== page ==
At 7/06/2009 10:12 AM, Anonymous gettingrational said...

I strongly disagree with pt. #4. Nurse practioners and others go to far in giving opinions not based on training or experience. The answer is more doctors in general practice. How we get more doctors into general or family practice will increase quality healthcare not pretend our way into incompetence.

 
At 7/06/2009 10:52 AM, Blogger Robert said...

May I say that it's not "employer provided" healthcare. The employee pays for it with the sweat of his brow, just as he pays for his salary.

It's not a gift. Not by a long shot.

 
At 7/06/2009 11:05 AM, Blogger Colin said...

Re: Employer-provided health care

* If employers didn't have to pay for your health care they would have more money to pay you in salary.

* With the extra money you could buy your own health insurance, one that more reflects your needs and wouldn't be tied to your job.

* If individuals bought insurance instead of companies it stands to reason that they would be a wider variety of products for all of the individual needs rather than the collective needs of a group of employees.

* Hopefully the elimination of the tax deduction would promote less usage of insurance and more fee for service. Competition would help drive down bureaucracy that comes with insurance and prices, thus expanding affordability. In health care that doesn't use insurance, such as Lasik, we see little inflation and improved quality.

 
At 7/06/2009 11:58 AM, Blogger rufus said...

Setting insurance premiums is all about "Adverse Selection." If you haven't spent a lot of time thinking about Adverse Selection you are Not qualified to opine on health care options.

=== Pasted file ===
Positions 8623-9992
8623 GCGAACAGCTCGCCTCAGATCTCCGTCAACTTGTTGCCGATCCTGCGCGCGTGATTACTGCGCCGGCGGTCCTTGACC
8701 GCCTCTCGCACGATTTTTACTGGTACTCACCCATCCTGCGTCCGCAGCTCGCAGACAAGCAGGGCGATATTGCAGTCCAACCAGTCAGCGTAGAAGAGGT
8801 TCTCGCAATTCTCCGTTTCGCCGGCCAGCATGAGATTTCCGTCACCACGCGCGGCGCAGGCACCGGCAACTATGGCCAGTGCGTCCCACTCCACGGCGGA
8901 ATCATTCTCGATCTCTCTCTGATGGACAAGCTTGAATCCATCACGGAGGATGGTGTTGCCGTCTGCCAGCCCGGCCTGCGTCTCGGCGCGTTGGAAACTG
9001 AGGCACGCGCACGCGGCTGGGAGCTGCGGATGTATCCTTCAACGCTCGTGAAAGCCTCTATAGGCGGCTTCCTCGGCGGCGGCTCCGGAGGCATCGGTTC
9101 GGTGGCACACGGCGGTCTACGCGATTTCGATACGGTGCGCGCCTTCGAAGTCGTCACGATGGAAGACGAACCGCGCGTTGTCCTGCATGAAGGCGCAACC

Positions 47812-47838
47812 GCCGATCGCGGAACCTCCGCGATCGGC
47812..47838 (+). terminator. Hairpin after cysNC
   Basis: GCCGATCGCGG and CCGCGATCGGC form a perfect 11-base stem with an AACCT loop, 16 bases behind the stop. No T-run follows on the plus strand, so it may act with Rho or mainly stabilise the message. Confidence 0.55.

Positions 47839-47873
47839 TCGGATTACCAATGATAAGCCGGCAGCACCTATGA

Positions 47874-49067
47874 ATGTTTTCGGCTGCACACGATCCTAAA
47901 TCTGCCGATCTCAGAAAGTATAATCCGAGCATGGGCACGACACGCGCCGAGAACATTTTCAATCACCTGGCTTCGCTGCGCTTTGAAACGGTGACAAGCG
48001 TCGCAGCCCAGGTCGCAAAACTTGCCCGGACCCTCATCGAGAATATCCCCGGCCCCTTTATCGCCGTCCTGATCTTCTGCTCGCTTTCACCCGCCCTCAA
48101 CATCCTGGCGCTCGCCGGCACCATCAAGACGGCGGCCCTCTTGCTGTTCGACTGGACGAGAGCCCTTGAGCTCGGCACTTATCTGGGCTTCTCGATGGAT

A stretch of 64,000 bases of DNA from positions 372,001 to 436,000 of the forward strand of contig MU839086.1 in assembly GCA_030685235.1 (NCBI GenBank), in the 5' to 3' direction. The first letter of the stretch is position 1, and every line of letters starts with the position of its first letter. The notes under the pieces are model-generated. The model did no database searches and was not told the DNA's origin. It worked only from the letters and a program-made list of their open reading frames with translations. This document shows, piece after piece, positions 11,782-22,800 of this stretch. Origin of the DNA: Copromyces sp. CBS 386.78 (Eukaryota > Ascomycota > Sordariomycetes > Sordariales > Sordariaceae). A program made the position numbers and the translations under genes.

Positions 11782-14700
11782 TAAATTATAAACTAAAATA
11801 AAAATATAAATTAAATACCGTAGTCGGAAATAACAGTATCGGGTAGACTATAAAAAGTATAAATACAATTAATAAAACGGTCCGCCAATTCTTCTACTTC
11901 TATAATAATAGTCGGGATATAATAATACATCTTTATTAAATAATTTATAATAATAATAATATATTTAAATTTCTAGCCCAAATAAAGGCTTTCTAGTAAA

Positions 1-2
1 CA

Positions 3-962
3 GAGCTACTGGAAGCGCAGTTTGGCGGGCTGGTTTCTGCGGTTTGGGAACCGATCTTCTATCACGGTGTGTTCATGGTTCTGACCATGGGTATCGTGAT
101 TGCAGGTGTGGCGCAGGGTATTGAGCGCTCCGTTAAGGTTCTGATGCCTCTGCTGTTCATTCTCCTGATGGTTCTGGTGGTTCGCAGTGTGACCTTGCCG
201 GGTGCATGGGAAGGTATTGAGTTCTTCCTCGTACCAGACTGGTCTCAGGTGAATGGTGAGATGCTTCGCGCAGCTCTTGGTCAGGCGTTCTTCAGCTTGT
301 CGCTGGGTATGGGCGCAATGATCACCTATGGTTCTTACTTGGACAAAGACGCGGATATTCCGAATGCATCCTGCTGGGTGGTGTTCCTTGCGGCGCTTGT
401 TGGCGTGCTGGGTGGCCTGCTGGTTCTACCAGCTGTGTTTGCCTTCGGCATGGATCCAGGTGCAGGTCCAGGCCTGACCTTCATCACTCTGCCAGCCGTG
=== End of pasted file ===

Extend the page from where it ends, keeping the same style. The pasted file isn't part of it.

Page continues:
As a "Society" we have to think about "guaranteed coverage." This gets you into the realm of "pre-existing" conditions.

This is why you always end up with "Mandates."

Large Group Policies can cover "Pre-existing" conditions because coverage is "Mandated" for ALL employees.

 
At 7/06/2009 12:24 PM, Blogger 1 said...

"As a "Society" we have to think about "guaranteed coverage.""...

Why?

Alice in Obama Medical Care Land
by Thomas Sowell (June 30, 2009)

 
At 7/06/2009 12:54 PM, Blogger Robert Miller said...

This comment has been removed by the author.

 
At 7/06/2009 1:58 PM, Anonymous Anonymous said...

Milton Friedman had a great analogy when talking about employer-provided healthcare insurance, when he asked rhetorically why employers don’t pay for employees groceries in the same manner.

Take Friedman's analogy a step further and think about what the world would look like if employers paid for employee's groceries and were given an incentive to do so by the tax code. As a result of this system, all employees had to pay was a modest monthly fee and a $15 copay for every visit to the grocery store... What would the world look like?

Imagine what your trips would look like at the grocery store if all you were required to pay was a $15 copay. Here is my (non-economist) super-simple and short version of what the world might look like...

1. With no incentive to pinch pennies, there would be rampant waste. You would buy much more than you needed on a trip to the store and not worry about what got wasted or spoiled.

2. Almost overnight, the market for low cost substitutes would disappear. Everyone would demand the highest cost or most prestigious brand. Goodbye generic Hamburger helper, hello filet mignon, lobster, and caviar. Some manufacturers/producers would be incentivized under this system to price (or over-price) their products to convey some form of prestige where they could.